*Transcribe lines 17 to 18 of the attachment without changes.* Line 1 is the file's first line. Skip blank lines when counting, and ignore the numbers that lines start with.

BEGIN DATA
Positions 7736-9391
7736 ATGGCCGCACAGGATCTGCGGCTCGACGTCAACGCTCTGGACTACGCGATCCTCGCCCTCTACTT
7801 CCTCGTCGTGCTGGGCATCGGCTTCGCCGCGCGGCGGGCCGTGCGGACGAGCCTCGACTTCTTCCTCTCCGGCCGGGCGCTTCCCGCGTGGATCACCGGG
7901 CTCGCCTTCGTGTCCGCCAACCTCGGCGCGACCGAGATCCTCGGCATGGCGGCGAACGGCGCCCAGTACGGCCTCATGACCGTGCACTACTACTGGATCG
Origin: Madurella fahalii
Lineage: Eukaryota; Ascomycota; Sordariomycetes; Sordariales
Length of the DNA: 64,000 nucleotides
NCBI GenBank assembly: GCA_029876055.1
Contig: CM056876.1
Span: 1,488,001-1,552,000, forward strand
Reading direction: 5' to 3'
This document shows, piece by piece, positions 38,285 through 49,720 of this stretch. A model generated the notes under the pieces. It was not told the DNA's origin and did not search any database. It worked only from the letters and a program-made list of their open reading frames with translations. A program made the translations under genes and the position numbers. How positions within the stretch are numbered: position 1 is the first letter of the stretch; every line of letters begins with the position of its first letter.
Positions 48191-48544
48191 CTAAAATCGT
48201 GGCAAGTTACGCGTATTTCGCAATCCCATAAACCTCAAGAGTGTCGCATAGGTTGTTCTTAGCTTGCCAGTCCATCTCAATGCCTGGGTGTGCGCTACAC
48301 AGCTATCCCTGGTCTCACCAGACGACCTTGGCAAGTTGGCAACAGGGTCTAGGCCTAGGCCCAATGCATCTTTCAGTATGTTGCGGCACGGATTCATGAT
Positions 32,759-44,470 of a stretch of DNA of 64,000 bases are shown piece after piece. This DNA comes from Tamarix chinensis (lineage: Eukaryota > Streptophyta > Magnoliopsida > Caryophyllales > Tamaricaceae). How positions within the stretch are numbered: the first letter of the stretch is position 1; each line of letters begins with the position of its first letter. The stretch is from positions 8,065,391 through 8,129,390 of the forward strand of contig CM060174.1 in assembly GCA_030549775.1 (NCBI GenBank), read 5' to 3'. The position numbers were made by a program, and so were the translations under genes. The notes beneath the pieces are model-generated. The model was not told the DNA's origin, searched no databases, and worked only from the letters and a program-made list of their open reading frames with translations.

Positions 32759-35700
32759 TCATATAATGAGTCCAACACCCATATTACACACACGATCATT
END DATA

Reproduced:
Positions 32,759-44,470 of a stretch of DNA of 64,000 bases are shown piece after piece. This DNA comes from Tamarix chinensis (lineage: Eukaryota > Streptophyta > Magnoliopsida > Caryophyllales > Tamaricaceae). How positions within the stretch are numbered: the first letter of the stretch is position 1; each line of letters begins with the position of its first letter. The stretch is from positions 8,065,391 through 8,129,390 of the forward strand of contig CM060174.1 in assembly GCA_030549775.1 (NCBI GenBank), read 5' to 3'. The position numbers were made by a program, and so were the translations under genes. The notes beneath the pieces are model-generated. The model was not told the DNA's origin, searched no databases, and worked only from the letters and a program-made list of their open reading frames with translations.

Positions 32759-35700